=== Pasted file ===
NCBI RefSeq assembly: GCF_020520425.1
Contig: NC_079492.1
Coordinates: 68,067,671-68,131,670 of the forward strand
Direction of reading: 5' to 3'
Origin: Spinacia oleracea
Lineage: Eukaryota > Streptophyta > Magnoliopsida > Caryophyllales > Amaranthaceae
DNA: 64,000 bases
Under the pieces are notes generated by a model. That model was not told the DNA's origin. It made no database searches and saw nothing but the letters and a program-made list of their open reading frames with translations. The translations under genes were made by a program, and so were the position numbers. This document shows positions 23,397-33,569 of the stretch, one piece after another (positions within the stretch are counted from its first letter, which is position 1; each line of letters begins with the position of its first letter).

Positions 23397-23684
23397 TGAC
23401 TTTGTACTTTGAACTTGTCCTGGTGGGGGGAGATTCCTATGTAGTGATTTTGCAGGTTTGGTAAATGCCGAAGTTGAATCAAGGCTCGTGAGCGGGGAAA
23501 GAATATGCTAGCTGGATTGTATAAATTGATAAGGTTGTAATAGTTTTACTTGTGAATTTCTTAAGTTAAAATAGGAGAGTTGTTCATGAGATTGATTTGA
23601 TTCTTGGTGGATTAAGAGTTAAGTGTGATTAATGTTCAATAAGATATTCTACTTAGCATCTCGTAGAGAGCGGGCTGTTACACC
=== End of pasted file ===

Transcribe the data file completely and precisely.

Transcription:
NCBI RefSeq assembly: GCF_020520425.1
Contig: NC_079492.1
Coordinates: 68,067,671-68,131,670 of the forward strand
Direction of reading: 5' to 3'
Origin: Spinacia oleracea
Lineage: Eukaryota > Streptophyta > Magnoliopsida > Caryophyllales > Amaranthaceae
DNA: 64,000 bases
Under the pieces are notes generated by a model. That model was not told the DNA's origin. It made no database searches and saw nothing but the letters and a program-made list of their open reading frames with translations. The translations under genes were made by a program, and so were the position numbers. This document shows positions 23,397-33,569 of the stretch, one piece after another (positions within the stretch are counted from its first letter, which is position 1; each line of letters begins with the position of its first letter).

Positions 23397-23684
23397 TGAC
23401 TTTGTACTTTGAACTTGTCCTGGTGGGGGGAGATTCCTATGTAGTGATTTTGCAGGTTTGGTAAATGCCGAAGTTGAATCAAGGCTCGTGAGCGGGGAAA
23501 GAATATGCTAGCTGGATTGTATAAATTGATAAGGTTGTAATAGTTTTACTTGTGAATTTCTTAAGTTAAAATAGGAGAGTTGTTCATGAGATTGATTTGA
23601 TTCTTGGTGGATTAAGAGTTAAGTGTGATTAATGTTCAATAAGATATTCTACTTAGCATCTCGTAGAGAGCGGGCTGTTACACC